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Nuclear Science and Engineering
Fusion Science and Technology
A day in the life of the nuclear community
The November issue of Nuclear News is focused on the individuals who make up our nuclear community.
We invited a small group of those individuals to tell us about their day-to-day work in some of the many occupations and applications of nuclear science and technology, and they responded generously. They were ready to tell us about the part they play, together with colleagues and team members, in supplying clean energy, advancing technology, protecting safety and health, and exploring fundamental science.
In these pages, we see a community that can celebrate both those workdays that record progress moving at a steady pace and the exceptional days when a goal is reached, a briefing is delivered, a contract goes through, a discovery is made, or an unforeseen challenge is overcome.
The Nuclear News staff hopes that you enjoy meeting these members of our community—or maybe get reacquainted with friends—through their words and photos.
James Blanchard, Carl Martin
Fusion Science and Technology | Volume 75 | Number 8 | November 2019 | Pages 918-929
Technical Paper | dx.doi.org/10.1080/15361055.2019.1602399
Articles are hosted by Taylor and Francis Online.
The Fusion Nuclear Science Facility (FNSF) is an intermediate step in the path to commercial fusion energy that will accommodate the extreme fusion nuclear environment and the complex integration of components and their environment as well as the relevant nuclear science and plasma physics. The transient thermal and electromagnetic loads on plasma-facing components in FNSF have been shown to offer significant design challenges that are difficult to meet with solid walls. Hence, the project team is investigating the feasibility of using liquid walls to ameliorate some of the risk associated with solid wall designs.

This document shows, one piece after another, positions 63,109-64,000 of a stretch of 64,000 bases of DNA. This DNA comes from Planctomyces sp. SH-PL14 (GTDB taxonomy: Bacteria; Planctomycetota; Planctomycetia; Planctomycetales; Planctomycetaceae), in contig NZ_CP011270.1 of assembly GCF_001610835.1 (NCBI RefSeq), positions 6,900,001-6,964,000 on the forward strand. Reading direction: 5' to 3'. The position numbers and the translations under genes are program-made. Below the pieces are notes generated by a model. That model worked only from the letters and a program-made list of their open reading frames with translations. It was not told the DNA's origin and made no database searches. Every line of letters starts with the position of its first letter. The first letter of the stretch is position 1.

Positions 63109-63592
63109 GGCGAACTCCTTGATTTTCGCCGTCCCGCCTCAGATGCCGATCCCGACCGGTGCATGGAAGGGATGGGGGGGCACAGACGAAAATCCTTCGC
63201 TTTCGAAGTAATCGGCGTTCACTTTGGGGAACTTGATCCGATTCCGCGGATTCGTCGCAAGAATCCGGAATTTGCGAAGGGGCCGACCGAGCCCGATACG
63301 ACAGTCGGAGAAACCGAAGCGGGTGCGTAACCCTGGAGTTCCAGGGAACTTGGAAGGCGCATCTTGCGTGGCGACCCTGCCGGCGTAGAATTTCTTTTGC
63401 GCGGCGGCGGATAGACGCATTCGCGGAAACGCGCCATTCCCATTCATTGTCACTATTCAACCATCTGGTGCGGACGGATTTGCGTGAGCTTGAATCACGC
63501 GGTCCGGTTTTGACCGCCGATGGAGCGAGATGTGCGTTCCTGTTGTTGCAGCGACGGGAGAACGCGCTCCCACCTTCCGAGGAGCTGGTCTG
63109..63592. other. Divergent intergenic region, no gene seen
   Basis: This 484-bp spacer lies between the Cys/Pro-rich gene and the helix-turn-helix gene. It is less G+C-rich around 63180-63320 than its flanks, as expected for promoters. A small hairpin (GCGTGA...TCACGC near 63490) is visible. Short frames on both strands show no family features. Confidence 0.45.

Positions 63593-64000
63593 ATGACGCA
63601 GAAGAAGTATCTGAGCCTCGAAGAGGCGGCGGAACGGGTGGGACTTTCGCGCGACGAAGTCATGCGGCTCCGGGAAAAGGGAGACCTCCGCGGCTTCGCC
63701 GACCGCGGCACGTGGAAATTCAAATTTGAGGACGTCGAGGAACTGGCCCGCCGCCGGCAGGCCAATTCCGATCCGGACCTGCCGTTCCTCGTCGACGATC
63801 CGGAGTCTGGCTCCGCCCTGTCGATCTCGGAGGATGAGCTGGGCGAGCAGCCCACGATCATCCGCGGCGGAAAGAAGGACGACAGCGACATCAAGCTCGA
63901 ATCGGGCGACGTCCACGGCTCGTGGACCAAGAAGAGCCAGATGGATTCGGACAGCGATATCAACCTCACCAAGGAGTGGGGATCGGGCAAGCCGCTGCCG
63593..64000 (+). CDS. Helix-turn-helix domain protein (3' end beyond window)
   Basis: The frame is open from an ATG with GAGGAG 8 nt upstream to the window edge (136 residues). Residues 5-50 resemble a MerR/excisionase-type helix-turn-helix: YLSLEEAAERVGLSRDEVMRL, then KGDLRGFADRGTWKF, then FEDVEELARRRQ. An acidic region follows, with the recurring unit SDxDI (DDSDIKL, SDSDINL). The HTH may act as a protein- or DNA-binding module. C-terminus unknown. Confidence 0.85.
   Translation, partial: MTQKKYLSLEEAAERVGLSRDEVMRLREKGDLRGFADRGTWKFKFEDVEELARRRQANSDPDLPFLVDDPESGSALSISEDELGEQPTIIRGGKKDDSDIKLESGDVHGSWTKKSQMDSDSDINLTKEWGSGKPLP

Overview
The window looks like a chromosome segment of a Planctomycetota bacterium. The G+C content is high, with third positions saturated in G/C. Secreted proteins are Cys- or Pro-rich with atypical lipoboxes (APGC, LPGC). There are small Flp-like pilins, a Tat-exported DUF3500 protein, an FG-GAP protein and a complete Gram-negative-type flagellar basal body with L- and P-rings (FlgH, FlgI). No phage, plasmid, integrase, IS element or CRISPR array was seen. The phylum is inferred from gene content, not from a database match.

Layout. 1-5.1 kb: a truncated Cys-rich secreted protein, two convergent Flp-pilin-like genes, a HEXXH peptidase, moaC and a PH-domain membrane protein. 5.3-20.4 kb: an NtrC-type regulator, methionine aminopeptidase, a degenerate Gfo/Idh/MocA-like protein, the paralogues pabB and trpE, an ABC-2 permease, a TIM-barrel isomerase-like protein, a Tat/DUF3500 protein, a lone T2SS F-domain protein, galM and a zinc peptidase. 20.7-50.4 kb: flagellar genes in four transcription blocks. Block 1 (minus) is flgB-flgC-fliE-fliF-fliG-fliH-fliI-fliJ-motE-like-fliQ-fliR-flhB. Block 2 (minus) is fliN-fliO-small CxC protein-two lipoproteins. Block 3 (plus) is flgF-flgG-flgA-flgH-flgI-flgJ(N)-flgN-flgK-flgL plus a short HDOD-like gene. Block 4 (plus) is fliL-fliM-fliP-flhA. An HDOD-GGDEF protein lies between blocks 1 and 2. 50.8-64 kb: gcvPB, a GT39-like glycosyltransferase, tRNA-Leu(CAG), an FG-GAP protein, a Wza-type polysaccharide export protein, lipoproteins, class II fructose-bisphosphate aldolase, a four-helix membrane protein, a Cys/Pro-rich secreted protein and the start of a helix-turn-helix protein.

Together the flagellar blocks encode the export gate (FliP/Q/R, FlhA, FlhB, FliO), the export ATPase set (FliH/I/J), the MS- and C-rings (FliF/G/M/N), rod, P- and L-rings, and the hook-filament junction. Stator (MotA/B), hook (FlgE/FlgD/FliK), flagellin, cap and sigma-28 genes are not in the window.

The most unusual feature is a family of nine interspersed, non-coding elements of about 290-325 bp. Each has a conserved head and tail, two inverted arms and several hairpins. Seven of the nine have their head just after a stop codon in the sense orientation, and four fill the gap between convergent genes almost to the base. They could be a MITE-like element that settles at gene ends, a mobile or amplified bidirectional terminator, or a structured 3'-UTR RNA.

In this paper, we examine the effects these transient loads will have on a liquid wall. Mass loss is considered using standard evaporation models accounting for transient surface temperatures. The heat transfer is modeled with a one-dimensional transient conduction model that accounts for evaporative losses. No liquid motion is considered. Loss rates of tens of microns per edge-localized mode (ELM) are predicted. Peak heat fluxes are treated parametrically to help address the substantial uncertainty inherent in models for the timing and spatial distribution of the heat deposited during the ELM. Boiling is considered but is found to not be of consequence, as the temperatures required for homogeneous nucleation of bubbles are substantially higher than a conventional boiling point. It should be noted that all evaporation calculations are for evaporation into a vacuum. In the future, we intend to incorporate these evaporation rates into an edge physics code to self-consistently model the net mass flows at the liquid surface in a tokamak.
Electromagnetic effects due to ELMs and disruptions are accounted for by assuming a stationary plasma quench. ELMs are addressed assuming a small fluctuation in the plasma current during an event, while disruptions are addressed assuming a full quench of the current. The variation in the plasma current induces currents in the conducting fluid, leading to forces on the liquid (and subsequent motion). A commercial finite element code is used to calculate the induced currents and forces associated with a static liquid divertor. Liquid motion is not considered in this calculation, so no magnetohydrodynamic (MHD) currents are addressed, but a simplified model is presented to estimate the impact of these currents on the liquid motion. Based on these calculations, the acceleration of the liquid is expected to be quite high, and containment of the liquid is likely not possible. The MHD effects appear to be relatively minor.